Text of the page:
This is a thoroughly revised edition of the Historical Atlas of Colorado, which was coauthored by Tom Noel and published in 1994. Chock-full of the best and latest information on Colorado, this new edition features thirty new chapters, updated text, more than 100 color maps and 100 color photos, and a best-of listing of Colorado authors and books, as well as a guide to hundreds of tourist attractions. Colorado received its name (Spanish for “red”) after much debate and many possibilities, including Idaho (an “Indian” name meaning “gem of the mountains” later discovered to be a fabrication) and Yampa (Ute for “bear”). Noel includes other little-known but significant facts about the state, from its status as first state in the Union to elect women to its legislature, to its controversial “highest state” designation, elevated by the 2013 legalization of recreational cannabis. Noel and cartographer Carol Zuber-Mallison map and describe Colorado’s spectacular geography and its fascinating past. The book’s eight parts survey natural Colorado, from rivers and mountains to dinosaurs and mammals; history, from prehistoric peoples to twenty-first-century Color-oddities; mining and manufacturing, from the gold rush to alternative energy sources; agriculture, including wineries and brewpubs; transportation, from stagecoach lines to light rail; modern Colorado, from the New Deal to the present (including politics, history, and information on lynchings, executions, and prisons); recreation, covering not only hiking and skiing but also literary locales and Colorado in the movies; and tourism, encompassing historic landmarks, museums, and even cemeteries. In short, this book has information—and surprises—that anyone interested in Colorado will relish.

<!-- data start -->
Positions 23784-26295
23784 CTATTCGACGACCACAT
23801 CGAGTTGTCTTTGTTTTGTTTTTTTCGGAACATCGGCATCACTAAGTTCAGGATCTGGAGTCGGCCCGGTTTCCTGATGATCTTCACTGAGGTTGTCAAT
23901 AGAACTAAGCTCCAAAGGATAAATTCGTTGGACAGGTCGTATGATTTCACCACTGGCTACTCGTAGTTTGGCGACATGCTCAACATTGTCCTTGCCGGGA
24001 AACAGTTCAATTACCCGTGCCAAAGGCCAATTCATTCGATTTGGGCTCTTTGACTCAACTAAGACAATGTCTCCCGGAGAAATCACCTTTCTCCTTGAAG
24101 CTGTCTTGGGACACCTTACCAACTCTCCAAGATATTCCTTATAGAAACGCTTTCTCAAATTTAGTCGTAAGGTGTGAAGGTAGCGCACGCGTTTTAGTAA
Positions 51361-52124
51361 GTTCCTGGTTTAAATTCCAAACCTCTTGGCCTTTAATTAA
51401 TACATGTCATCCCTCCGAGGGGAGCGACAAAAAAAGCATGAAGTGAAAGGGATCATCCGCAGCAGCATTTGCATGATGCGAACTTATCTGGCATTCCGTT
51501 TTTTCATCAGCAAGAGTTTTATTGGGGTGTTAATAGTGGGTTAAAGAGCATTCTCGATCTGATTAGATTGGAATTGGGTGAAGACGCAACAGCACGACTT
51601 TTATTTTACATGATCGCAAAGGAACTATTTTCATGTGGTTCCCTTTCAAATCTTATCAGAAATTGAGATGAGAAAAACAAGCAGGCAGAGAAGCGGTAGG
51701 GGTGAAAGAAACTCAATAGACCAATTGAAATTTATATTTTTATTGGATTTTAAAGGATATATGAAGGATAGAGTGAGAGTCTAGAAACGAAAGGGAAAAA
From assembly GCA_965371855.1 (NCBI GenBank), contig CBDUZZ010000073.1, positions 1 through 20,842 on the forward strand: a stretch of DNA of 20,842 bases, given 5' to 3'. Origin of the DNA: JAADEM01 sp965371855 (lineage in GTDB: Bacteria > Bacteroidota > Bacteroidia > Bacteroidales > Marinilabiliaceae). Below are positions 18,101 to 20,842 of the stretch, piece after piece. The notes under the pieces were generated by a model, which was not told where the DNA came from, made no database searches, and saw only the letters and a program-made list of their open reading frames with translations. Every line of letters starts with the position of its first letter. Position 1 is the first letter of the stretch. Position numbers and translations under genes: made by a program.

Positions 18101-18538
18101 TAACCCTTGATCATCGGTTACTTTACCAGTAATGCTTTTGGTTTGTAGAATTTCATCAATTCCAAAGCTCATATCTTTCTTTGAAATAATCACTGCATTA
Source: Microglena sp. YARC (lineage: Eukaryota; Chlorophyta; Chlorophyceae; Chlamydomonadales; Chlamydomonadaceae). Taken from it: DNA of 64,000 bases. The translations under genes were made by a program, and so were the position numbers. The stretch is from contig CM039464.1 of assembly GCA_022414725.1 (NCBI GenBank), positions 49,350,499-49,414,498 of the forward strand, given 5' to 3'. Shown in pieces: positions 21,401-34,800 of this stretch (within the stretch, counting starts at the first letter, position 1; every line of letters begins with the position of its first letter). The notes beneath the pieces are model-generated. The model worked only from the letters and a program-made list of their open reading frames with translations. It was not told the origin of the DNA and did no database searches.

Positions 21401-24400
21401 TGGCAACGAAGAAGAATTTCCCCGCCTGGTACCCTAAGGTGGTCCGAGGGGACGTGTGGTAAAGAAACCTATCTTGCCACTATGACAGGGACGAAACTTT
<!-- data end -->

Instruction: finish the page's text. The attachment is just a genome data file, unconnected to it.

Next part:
With information on siting, planting, tending, harvesting, processing, and brewing It’s hard to think about beer these days without thinking about hops. The runaway craft beer market’s convergence with the ever-expanding local foods movement is helping to spur a local-hops renaissance. The demand from craft brewers for local ingredients to make beer—such as hops and barley—is robust and growing. That’s good news for farmers looking to diversify, but the catch is that hops have not been grown commercially in the eastern United States for nearly a century. Today, farmers from Maine to North Carolina are working hard to respond to the craft brewers’ desperate call for locally grown hops. But questions arise: How best to create hop yards—virtual forests of 18-foot poles that can be expensive to build? How to select hop varieties, and plant and tend the bines, which often take up to three years to reach full production? How to best pick, process, and price them for market? And, how best to manage the fungal diseases and insects that wiped out the eastern hop industry 100 years ago, and which are thriving in the hotter and more humid states thanks to climate change? Answers to these questions can be found in The Hop Grower’s Handbook—the only book on the market about raising hops sustainably, on a small scale, for the commercial craft beer market in the Northeast. Written by hop farmers and craft brewery owners Laura Ten Eyck and Dietrich Gehring, The Hop Grower’s Handbook is a beautifully photographed and illustrated book that weaves the story of their Helderberg Hop Farm with the colorful history of New York and New England hop farming, relays horticultural information about the unusual hop plant and the mysterious resins it produces that give beer a distinctively bitter flavor, and includes an overview of the numerous native, heirloom, and modern varieties of hops and their purposes. The authors also provide an easy-to-understand explanation of the beer-brewing process—critical for hop growers to understand in order be able to provide the high-quality product brewers want to buy—along with recipes from a few of their favorite home and micro-brewers. The book also provides readers with detailed information on: • Selecting, preparing, and designing a hop yard site, including irrigation; • Tending to the hops, with details on best practices to manage weeds, insects, and diseases; and, • Harvesting, drying, analyzing, processing, and pricing hops for market. The overwhelming majority of books and resources devoted to hop production currently available are geared toward the Pacific Northwest’s large-scale commercial growers, who use synthetic pesticides, fungicides, herbicides, and fertilizers and deal with regionally specific climate, soils, weeds, and insect populations. Ten Eyck and Gehring, however, focus on farming hops sustainably. While they relay their experience about growing in a new Northeastern climate subject to the higher temperatures and volatile cycles of drought and deluge brought about by global warming, this book will be an essential resource for home-scale and small-scale commercial hops growers in all regions.